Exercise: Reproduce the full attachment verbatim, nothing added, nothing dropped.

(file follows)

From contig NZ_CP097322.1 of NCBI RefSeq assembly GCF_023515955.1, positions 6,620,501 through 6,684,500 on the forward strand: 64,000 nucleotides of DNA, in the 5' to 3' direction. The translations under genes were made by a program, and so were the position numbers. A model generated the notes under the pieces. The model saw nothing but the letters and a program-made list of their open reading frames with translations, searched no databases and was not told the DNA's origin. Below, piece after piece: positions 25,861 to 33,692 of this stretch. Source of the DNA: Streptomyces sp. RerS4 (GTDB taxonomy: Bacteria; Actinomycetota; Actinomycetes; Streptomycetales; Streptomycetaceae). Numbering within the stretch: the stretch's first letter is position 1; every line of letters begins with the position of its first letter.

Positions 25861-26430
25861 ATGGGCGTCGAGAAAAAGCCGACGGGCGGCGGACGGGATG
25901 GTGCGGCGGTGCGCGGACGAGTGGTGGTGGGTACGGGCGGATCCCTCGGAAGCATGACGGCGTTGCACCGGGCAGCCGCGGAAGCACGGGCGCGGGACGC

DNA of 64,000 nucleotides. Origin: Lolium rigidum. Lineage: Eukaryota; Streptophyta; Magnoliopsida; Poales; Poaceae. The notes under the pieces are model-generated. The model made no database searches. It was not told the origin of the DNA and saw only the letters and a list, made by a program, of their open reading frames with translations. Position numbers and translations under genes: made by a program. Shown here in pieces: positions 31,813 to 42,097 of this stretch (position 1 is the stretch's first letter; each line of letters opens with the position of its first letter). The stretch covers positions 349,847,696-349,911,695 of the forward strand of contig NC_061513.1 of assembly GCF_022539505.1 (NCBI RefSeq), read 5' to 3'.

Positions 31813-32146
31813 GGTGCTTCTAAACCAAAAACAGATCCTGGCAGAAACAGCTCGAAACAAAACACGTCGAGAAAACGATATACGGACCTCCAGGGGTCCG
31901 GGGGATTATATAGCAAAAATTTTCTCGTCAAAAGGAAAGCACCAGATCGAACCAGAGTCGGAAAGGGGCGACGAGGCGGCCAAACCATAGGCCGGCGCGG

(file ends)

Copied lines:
From contig NZ_CP097322.1 of NCBI RefSeq assembly GCF_023515955.1, positions 6,620,501 through 6,684,500 on the forward strand: 64,000 nucleotides of DNA, in the 5' to 3' direction. The translations under genes were made by a program, and so were the position numbers. A model generated the notes under the pieces. The model saw nothing but the letters and a program-made list of their open reading frames with translations, searched no databases and was not told the DNA's origin. Below, piece after piece: positions 25,861 to 33,692 of this stretch. Source of the DNA: Streptomyces sp. RerS4 (GTDB taxonomy: Bacteria; Actinomycetota; Actinomycetes; Streptomycetales; Streptomycetaceae). Numbering within the stretch: the stretch's first letter is position 1; every line of letters begins with the position of its first letter.

Positions 25861-26430
25861 ATGGGCGTCGAGAAAAAGCCGACGGGCGGCGGACGGGATG
25901 GTGCGGCGGTGCGCGGACGAGTGGTGGTGGGTACGGGCGGATCCCTCGGAAGCATGACGGCGTTGCACCGGGCAGCCGCGGAAGCACGGGCGCGGGACGC

DNA of 64,000 nucleotides. Origin: Lolium rigidum. Lineage: Eukaryota; Streptophyta; Magnoliopsida; Poales; Poaceae. The notes under the pieces are model-generated. The model made no database searches. It was not told the origin of the DNA and saw only the letters and a list, made by a program, of their open reading frames with translations. Position numbers and translations under genes: made by a program. Shown here in pieces: positions 31,813 to 42,097 of this stretch (position 1 is the stretch's first letter; each line of letters opens with the position of its first letter). The stretch covers positions 349,847,696-349,911,695 of the forward strand of contig NC_061513.1 of assembly GCF_022539505.1 (NCBI RefSeq), read 5' to 3'.

Positions 31813-32146
31813 GGTGCTTCTAAACCAAAAACAGATCCTGGCAGAAACAGCTCGAAACAAAACACGTCGAGAAAACGATATACGGACCTCCAGGGGTCCG
31901 GGGGATTATATAGCAAAAATTTTCTCGTCAAAAGGAAAGCACCAGATCGAACCAGAGTCGGAAAGGGGCGACGAGGCGGCCAAACCATAGGCCGGCGCGG